"Windows on Women" is a documentary that seems designed to fulfil someone's affirmative action program rather than contribute substantively to the body of work on the feminist revolution. Composed of clips from other films on a variety of issues, "Windows" comes off more like a medley of Feminism's Greatest Hits, and is as unsatisfying as such quickie retrospectives can be. It airs tonight at 10 p.m. on Maryland Public Television stations and WHMM (Channel 32).

The program is billed as PBS' commemoration of the U.N. Decade for Women, which ended this year with an international conference in Nairobi, Kenya. Strangely, there is no footage from this conference, and only passing references to it. One statistic from the conference: Women number half the world's population but do two-thirds of the work, for which they get 10 percent of the income and own less than 1 percent of the property. Arresting numbers worth more than a cursory mention.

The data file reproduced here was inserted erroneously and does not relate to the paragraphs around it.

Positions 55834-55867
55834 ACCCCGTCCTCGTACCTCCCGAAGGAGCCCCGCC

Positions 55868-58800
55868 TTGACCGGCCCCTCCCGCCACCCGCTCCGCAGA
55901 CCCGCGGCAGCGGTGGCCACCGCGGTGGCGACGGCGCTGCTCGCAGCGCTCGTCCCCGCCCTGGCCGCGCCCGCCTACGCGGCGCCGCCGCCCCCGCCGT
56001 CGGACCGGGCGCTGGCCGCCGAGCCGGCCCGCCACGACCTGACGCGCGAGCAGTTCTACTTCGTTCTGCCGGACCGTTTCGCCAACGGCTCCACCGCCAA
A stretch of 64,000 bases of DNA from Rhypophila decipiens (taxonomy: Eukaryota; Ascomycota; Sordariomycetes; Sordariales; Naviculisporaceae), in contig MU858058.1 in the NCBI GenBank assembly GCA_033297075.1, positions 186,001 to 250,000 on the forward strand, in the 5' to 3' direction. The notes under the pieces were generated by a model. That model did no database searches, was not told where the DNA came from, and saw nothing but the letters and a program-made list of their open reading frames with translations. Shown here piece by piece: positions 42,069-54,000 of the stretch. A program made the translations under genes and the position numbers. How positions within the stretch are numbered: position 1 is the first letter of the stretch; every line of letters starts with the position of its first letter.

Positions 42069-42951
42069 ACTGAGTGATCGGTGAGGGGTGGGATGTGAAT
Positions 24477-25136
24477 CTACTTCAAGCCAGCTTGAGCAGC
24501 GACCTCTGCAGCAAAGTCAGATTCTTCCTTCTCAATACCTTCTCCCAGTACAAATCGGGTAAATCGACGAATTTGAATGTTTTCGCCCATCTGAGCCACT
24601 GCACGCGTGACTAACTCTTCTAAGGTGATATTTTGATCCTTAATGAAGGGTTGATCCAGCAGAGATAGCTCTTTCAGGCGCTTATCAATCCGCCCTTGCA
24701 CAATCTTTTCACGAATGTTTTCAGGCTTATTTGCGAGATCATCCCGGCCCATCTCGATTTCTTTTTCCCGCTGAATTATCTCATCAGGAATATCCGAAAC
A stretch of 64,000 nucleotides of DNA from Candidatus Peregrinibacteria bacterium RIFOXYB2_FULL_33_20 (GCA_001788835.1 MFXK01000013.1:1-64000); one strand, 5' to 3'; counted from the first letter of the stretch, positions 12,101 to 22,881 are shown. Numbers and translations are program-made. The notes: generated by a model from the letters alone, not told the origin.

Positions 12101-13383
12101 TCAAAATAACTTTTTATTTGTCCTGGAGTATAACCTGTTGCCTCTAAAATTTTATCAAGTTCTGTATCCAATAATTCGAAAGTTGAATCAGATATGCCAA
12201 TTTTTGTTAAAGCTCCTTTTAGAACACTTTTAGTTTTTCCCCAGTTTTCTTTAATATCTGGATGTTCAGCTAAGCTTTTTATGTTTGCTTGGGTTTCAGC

Host Ruby Dee tells us her complicated subject can't be dealt with in one short program, and then proves it. The film hurtles from one signpost issue to another -- abortion, birth control, divorce, impoverished old women, plastic surgery, beauty, loneliness, love -- like a car speeding past highway billboards.

Some of the most provocative footage is from documentaries about women in the Third World. A Moslem girl recites religiously "Men have authority over women." A Namibian woman politician says women soldiers "are good shooters. When you tell her 'There he is, I want his head off,' you really get it."

There is a pregnant Jane Fonda, a businesslike Jeane Kirkpatrick, a fiery Winnie Mandela. There are union members, actresses playing suffragettes, and upper-class women discussing sex. But ultimately this hour is not comprehensive, as it announces itself to be, but patchwork.